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Straight to the Funny Bone

By Rita Kempley
Washington Post Staff Writer
Friday, July 6, 2001


    'The Closet' Daniel Auteuil and Michele Laroque in "The Closet." (Miramax Zoe)
"The Closet," a tour de farce from France's funniest filmmaker, Francis Veber, is yet another reminder of how coarse and mindless most homegrown comedies have become in recent years. While Veber and his compatriots pooh-pooh social conventions, their American counterparts poo-poo on social conventions.

Veber, whose vast body of work includes "The Tall Blond Man With One Black Shoe," "La Cage aux Folles" and sundry other films, has adapted many of his classics for the U.S. market. The French originals are always much breezier, the characters more genuine and the actors subtler even if the situations are just as silly.

"The Closet's" hapless hero, Francois Pignon (Daniel Auteuil), lands in all sorts of sidesplitting sequences. In one case he is obliged to put a giant condom on his head and ride a float in a gay pride parade. Pignon, who is straight, is caught in this ridiculous plight because he's pretended to be homosexual so he won't be fired.

Auteuil plays the moment as if frozen in humiliation – a tactic Jack Benny might have chosen. But if Jim Carrey were in the same scene, he'd pull the condom over his head and pretend to be a penis. One of France's foremost talents, Auteuil is an actor playing a character; Carrey is a character playing himself.

"The Closet" sends up corporate culture and its laughable efforts to comply with politically correct practices, but it also fools around with the influence of perception. Though the "outed" Pignon remains the same quiet man he has been all his life, he's suddenly seen as exotic. Suddenly, he's no longer dull. He was straight; now he's just pretending to be straight. That is fascinating. As for Pignon, he has never felt so alive.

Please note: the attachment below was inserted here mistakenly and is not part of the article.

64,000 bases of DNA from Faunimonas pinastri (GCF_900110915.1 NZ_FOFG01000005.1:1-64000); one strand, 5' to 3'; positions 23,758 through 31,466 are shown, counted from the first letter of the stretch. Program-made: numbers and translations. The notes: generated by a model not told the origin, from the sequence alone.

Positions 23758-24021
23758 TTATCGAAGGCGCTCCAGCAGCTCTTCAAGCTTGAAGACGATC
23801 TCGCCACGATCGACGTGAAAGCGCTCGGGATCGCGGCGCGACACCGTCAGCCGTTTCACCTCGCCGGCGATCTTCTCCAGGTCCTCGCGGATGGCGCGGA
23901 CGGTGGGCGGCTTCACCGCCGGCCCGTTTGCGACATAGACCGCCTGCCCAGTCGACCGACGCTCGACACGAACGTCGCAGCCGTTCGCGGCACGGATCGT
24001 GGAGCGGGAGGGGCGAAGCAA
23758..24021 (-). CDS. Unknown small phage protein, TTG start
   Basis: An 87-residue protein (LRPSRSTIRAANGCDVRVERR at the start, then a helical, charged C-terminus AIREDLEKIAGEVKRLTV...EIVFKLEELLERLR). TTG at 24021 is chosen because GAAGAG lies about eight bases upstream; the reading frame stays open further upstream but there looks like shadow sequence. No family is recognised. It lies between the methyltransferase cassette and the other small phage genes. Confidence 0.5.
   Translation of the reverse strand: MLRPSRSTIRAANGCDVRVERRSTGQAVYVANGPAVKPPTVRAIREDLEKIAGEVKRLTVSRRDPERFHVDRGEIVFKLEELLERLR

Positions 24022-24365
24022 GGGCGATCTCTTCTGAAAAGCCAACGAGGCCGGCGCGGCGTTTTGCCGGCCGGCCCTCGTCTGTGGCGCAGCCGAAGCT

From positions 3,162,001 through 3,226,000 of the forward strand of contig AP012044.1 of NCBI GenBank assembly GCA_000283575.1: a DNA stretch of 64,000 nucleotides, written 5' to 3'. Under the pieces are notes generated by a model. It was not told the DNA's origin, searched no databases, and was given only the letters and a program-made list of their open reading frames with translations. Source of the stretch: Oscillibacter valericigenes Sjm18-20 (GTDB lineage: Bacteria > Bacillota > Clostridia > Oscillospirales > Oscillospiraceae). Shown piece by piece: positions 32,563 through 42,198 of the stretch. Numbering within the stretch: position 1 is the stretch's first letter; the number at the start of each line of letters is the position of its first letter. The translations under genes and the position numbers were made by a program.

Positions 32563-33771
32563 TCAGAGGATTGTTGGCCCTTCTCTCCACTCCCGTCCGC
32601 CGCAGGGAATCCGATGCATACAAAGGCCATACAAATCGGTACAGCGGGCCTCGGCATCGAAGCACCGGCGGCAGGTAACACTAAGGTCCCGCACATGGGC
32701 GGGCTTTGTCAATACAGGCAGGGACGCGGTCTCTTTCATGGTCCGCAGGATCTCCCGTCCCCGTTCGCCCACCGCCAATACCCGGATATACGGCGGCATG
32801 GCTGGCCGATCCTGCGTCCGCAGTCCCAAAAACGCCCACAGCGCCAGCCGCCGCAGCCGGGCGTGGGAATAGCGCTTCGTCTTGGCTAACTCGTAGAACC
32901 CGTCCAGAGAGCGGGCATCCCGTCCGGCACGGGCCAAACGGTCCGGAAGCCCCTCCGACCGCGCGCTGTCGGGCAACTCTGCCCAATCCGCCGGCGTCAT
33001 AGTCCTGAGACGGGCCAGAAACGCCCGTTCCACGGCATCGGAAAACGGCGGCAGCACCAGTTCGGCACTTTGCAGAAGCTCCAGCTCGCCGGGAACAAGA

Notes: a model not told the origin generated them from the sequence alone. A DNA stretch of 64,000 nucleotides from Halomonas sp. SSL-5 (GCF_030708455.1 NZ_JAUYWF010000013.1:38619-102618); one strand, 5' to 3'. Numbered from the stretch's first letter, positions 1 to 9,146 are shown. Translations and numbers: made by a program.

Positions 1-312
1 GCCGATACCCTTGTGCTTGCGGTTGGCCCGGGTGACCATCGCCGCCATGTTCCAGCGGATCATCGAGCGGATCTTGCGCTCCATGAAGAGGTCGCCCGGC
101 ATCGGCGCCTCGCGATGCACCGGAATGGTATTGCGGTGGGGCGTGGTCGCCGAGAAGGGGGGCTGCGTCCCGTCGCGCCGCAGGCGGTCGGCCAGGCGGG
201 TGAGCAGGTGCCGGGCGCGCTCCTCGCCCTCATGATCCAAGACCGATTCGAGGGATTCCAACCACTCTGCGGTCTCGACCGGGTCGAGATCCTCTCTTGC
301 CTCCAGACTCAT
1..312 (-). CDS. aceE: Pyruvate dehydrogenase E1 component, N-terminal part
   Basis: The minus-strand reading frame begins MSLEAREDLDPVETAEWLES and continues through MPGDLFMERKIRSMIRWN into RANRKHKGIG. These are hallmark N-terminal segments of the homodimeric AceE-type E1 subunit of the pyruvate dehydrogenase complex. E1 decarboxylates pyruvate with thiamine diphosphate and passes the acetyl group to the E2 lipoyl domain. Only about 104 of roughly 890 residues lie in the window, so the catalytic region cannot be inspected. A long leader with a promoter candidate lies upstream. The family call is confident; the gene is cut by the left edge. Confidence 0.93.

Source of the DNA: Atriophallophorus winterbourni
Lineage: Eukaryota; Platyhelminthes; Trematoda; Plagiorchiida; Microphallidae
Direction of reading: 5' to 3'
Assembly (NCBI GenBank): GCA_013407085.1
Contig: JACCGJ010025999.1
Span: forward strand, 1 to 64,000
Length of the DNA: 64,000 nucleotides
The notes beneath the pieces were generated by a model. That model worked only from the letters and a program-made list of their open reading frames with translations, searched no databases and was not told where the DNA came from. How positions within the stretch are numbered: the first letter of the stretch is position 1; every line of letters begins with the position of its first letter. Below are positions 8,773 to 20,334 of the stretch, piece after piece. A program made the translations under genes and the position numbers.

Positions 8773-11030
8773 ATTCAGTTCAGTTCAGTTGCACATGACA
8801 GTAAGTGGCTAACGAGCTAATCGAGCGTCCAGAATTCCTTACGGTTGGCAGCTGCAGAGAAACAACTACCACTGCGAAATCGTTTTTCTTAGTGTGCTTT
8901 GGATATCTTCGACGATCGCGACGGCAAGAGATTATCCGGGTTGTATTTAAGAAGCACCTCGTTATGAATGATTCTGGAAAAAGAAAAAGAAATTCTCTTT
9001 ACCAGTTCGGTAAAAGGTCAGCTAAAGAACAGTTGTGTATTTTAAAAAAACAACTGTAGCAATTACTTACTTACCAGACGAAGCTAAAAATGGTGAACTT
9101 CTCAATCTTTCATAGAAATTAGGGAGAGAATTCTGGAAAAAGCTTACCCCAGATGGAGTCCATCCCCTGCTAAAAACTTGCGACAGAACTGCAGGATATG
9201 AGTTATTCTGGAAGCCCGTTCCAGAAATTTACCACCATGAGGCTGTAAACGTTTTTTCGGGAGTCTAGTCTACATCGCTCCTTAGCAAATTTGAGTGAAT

A beautiful female colleague tries to change his orientation; closeted colleagues give him the eye; and even the firm's homophobic director of personnel, Felix (the hilarious Gerard Depardieu), toadies up to Pignon for fear of losing his job. In one of the movie's sweet twists, Felix discovers that he's not just a big bully, but a lonely guy underneath all that bluster. And the two become fast friends. Veber plays with the same topic here as he did in 1978's "La Cage aux Folles," in which a couple of aging queens try to play it straight. Twenty-three years later, straights are trying to pass for gay. That's progress? Who can say.

"The Closet (Le Placard)" (R, 85 minutes)Contains sexual scenes and language. In French with subtitles at the Loews Cineplex Dupont Circle.


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